"...we should pass over all biographies of 'the good and the great,' while we search carefully the slight records of wretches who died in prison, in Bedlam, or upon the gallows."
~Edgar Allan Poe

Monday, April 7, 2014

Burton W. Gibson, Lethal Legal Eagle

“The first thing we do, let the lawyers kill them all.”
-Shakespeare, as allegedly interpreted by Burton W. Gibson


Burton W. Gibson was a lawyer who had a remarkable number of incredibly unlucky clients. People who hired him had a distressing habit of dying or disappearing in various mysterious ways. The list included:

Mrs. Alice Kinnan, who on June 6, 1906, was found lying on the porch of her home in the Bronx. Someone had smashed in her skull. Sometime earlier, Mrs. Kinnan’s mother, Louisa Stenton, had hired Gibson and another attorney to settle a complicated dispute involving the mortgage on some property she owned. She eventually established title to the home, but after two years of Gibson’s peculiar brand of litigation, she somehow wound up more in debt than when she started. At the time of her death, Mrs. Kinnan and her mother were suing their former lawyers in an effort to recover part of their money. Just hours before her murder, Alice Kinnan had been heard to say, “that devil of a lawyer [Gibson] put me to a lot of trouble.” On the recommendation of the coroner's jury, Gibson was arrested, but released on a habeas corpus writ the next day, and the investigation into the death was inexplicably dropped. Gibson later brought a suit for false arrest, but it seems to have been dismissed.  Kinnan's murder remains officially unsolved.



Five weeks before Kinnan died, a man named William Clinchy was also the victim of an unsolved murder. A few days before his death, he took out a life insurance policy on himself, in favor of Alice Kinnan. Burton Gibson had handled the matter for Clinchy.

George Malcolm, Mrs. Stenton’s nephew and the administrator of her estate, filed suit against Gibson to recovery property of hers he had allegedly obtained through fraud. And then Malcolm disappeared. Four days later, his body was discovered in Long Island Sound. The mystery of his death was never solved. In 1910, Gibson produced a previously-unknown “lost” will Mrs. Stenton had supposedly made out. It named Gibson as executor and a Percy McElroy as residuary legatee. Stenton’s relatives contested this mysterious document, and the will was eventually rejected for probate.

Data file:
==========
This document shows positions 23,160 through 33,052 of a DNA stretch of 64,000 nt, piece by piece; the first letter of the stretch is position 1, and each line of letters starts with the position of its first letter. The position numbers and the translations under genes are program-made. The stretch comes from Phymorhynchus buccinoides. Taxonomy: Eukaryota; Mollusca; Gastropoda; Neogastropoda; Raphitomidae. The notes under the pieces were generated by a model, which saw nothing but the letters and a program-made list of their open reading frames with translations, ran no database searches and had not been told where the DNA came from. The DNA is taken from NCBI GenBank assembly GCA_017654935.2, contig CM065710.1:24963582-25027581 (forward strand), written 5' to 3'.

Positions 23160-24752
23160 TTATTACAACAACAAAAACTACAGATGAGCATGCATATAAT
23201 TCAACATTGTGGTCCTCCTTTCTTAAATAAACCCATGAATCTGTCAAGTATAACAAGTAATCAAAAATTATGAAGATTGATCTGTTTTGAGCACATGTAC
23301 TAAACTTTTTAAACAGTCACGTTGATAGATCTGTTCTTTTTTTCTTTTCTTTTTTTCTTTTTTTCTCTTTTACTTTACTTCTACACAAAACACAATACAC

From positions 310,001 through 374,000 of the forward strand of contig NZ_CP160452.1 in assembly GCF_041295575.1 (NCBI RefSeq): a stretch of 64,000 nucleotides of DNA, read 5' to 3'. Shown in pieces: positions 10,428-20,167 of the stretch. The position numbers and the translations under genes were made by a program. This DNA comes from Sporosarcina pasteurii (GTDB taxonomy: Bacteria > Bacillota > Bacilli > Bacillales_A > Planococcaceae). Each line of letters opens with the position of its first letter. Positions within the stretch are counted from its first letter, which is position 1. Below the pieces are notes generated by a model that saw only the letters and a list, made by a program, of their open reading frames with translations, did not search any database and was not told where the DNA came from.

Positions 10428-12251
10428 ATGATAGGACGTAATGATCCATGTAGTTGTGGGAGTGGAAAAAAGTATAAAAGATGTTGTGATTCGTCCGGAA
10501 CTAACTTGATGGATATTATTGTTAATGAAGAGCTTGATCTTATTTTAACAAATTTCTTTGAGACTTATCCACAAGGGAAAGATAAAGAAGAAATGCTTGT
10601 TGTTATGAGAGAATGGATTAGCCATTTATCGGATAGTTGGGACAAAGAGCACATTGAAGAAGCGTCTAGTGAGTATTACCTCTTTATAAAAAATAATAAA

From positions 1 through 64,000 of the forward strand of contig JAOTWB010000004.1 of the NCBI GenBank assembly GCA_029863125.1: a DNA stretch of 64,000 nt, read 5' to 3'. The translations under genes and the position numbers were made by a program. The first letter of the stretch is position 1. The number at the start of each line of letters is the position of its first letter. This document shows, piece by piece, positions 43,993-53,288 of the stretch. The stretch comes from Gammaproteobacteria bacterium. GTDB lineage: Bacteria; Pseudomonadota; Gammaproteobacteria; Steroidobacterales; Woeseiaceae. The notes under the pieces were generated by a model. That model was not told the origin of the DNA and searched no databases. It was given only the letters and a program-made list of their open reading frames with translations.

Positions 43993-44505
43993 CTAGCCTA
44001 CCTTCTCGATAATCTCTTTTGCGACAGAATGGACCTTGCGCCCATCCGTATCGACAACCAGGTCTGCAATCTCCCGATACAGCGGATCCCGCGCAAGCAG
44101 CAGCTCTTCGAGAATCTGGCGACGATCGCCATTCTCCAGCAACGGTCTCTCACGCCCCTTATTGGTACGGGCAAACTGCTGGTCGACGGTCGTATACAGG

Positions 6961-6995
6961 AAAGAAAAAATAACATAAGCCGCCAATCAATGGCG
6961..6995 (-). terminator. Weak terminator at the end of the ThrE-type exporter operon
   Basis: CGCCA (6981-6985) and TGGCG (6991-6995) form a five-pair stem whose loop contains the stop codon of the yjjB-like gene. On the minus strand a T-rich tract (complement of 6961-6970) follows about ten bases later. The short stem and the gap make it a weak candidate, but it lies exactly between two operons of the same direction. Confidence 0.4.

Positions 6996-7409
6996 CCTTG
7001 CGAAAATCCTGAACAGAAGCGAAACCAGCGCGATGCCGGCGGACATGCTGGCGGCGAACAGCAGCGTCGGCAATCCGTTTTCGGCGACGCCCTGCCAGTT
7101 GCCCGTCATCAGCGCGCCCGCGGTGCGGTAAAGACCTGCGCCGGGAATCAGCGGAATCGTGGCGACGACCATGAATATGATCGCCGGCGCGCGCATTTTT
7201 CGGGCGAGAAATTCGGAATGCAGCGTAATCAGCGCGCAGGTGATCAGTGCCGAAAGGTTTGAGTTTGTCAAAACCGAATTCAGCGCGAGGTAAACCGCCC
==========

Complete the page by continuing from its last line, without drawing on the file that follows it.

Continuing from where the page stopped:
Michael Shippo, the caretaker of Mrs. Stenton’s estate, and his wife Marie lived on the Stenton property. They were the first to discover Kinnan after she had been attacked. The Shippos afterward testified that Kinnan’s last gasping words were “Lawyer--hit--me.” They also claimed that Gibson had offered them money to leave the country. Michael Shippo was attacked and nearly killed by an unknown assailant in 1907, and he and his wife both often said they feared for their lives after the Kinnan murder.

In 1909, Shippo was found dead in two feet of water in New York's Pelham Creek. The official verdict was that he drowned, but the exact circumstances of his death were never determined.

In 1911, Gibson represented John Rice O’Neil in a suit for damages against a railroad company, which netted a settlement of $10,000. O’Neil put Gibson in charge of investing this money. Not long afterwards, O’Neil left his home for a meeting with his lawyer. He was never seen again. When questioned, Gibson said blandly that he had paid his client some money he was owed, after which O’Neil left his office. That, he shrugged, was all he knew of his whereabouts.

Edward Minnicks, another Gibson client, was awarded some $5,500 from a lawsuit.  The day before this money was delivered to Gibson, Minnicks also disappeared, never to be seen again. Minnicks' wife complained that all she ever received from Gibson was $100.

Mary Walker asked the Legal Aid Society to help her gain control of her son's estate, which was then in Gibson's hands.  Before any action could be taken, Walker joined the list of vanished Gibson associates.

Early in 1912, Gibson placed a very curious advertisement in various newspapers:

“Daughter of Paul Dillon, also known as Paul Low, and in European circles as Paul D’ Ailau: Before his death your father left securities, vault keys, maps, full instructions with me. Communicate. European papers please copy. B. W. Gibson, attorney, 55 Liberty Street.”